Return to the Amalgam Age of Comics: The DC Collection

Writer / Artist
Return to the Amalgam Age of Comics: The DC Collection
Return to The Amalgam Age of Comics review
  • North American Publisher / ISBN: DC - 1-5638-9382-7
  • Volume No.: 2
  • Release date: 1997
  • UPC: 9781563893827
  • Contains adult content?: no
  • Does this pass the Bechdel test?: no
  • Positive minority portrayal?: no
  • CATEGORIES: Anthology, Superhero

1996’s re-imagined versions of DC and Marvel superheroes merged into new characters was intended as a one-off, but generated enough excitement and sales to ensure a repeat the following year, again collected into two graphic novels. This mixture is of previously seen characters earning a return, such as Dark Claw and Super Soldier, and new creations.

What’s immediately apparent is that the quality of art has been immensely raised from the previous Amalgam graphic novels. Some artists may not be to all tastes, but they can all draw and they can all tell a story. And that’s the bare minimum, as most rise well above that standard. Only the pages by Oscar Jimenez now look poor, and that’s due to adopting the style of the era, which hasn’t aged well. He’s on JLX Unleashed, which follows the tale from the previous book, and is the nearest in tone to that work, with Christopher Priest’s script half-baked melodrama. Neither creator appears particularly enthused by the assignment.

Also returning is Super Soldier, the combination of Captain America and Superman with Dave Gibbons now co-plotting as well as illustrating (superbly). He and collaborator Mark Waid set their story in World War II, cleverly presenting the lead-in to their previous bout of patriotism, and improvisationally created in the style of 1960s Marvel material. There’s no great depth, but it’s fun and both creators are enjoying themselves, which isn’t a claim that can be made throughout.

The other returnee is the Dark Claw, the Wolverine and Batman hybrid, but this time supplied in the form of the animated Batman comic by Ty Templeton and Rick Burchett (sample art). It’s very well carried out, transforming disturbingly violent characters into an animated noir scenario, but with tongue wedged in cheek. Also comically imaginative is the combination of Lobo with Howard the Duck courtesy of Lobo’s regular creative team Alan Grant and Val Semeiks. It’s more Lobo than the surreality of Howard, but daft and entertaining.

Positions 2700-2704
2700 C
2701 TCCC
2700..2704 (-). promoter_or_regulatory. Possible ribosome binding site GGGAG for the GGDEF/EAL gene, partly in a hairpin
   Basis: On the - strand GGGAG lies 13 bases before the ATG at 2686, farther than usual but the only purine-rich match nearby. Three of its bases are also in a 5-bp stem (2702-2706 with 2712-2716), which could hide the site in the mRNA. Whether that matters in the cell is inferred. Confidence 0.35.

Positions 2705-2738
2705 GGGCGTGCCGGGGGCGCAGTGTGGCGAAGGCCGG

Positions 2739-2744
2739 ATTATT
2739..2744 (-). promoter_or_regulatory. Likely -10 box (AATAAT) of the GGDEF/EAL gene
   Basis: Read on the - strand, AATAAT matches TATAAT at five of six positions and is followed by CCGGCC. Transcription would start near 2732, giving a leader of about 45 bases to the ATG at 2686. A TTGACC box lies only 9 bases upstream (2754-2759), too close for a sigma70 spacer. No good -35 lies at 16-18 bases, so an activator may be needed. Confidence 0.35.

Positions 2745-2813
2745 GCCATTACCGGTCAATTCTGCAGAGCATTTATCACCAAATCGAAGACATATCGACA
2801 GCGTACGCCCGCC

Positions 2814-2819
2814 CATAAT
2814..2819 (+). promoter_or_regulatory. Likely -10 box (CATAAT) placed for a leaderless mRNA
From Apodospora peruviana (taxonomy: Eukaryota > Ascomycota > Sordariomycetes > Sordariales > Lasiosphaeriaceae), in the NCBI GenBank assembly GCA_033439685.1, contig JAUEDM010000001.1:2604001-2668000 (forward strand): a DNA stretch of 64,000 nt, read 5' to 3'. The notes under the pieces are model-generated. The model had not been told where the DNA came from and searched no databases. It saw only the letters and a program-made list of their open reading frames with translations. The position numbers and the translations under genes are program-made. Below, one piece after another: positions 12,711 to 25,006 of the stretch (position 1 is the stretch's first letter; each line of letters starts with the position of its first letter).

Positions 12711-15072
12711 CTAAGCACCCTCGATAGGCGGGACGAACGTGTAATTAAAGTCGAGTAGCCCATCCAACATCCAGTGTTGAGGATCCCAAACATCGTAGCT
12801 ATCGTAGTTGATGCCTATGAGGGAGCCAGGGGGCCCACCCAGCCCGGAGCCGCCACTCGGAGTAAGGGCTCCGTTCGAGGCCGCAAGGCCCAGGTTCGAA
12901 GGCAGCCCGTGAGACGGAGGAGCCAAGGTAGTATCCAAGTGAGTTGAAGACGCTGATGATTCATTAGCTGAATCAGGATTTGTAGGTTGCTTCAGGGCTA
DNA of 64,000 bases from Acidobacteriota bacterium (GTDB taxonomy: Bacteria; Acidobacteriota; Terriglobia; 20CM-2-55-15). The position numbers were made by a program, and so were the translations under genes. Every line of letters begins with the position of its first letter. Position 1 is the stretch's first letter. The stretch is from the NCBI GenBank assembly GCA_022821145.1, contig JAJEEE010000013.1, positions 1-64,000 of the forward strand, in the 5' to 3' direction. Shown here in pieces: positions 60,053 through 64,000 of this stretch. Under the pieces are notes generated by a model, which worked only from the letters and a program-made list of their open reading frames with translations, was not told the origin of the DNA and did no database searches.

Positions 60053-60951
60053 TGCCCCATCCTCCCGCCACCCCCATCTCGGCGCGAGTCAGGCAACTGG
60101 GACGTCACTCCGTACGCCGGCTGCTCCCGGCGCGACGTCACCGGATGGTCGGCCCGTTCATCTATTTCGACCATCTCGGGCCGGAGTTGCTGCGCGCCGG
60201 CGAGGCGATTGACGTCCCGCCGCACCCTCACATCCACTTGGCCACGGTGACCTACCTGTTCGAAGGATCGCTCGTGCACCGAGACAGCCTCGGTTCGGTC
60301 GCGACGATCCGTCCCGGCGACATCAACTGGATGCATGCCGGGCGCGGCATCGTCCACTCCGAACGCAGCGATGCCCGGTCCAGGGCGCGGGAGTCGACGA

Similarly mismatched in theory are the teenage mutants of Generation X recast in the old west as Generation Hex. It may seem to be stretching a joke too far, but it’s written by the master of surreal whimsy Peter Milligan. Jono Hex is the British mutant Chamber who expels a fearsome energy from his mouth. That’s left him with a severely deformed, almost missing jaw, and he leads what are hybrids of Generation X and DC Western characters. Milligan plays it strictly as farce, and while there’s some nice art from Adam Pollina, the lack of any underlying affection or sentimentality renders it a sterile exercise.

That leaves Bat-Thing, who’s a merger of two tragic characters. The design owes more to DC’s Man-Bat, but with the facial features and acidic burn of Marvel’s Man-Thing. Rodolfo Damaggio’s art has more than a touch of Neal Adams’ graphic design about it, which is always welcome, and he creates a suitably grimy Gotham for Larry Hama’s detective strip. Again, not a masterpiece, but solid enough and better than pretty well all the previous year’s outing.

This collection raises the bar for Amalgam comics. Will the Marvel companion volume match it?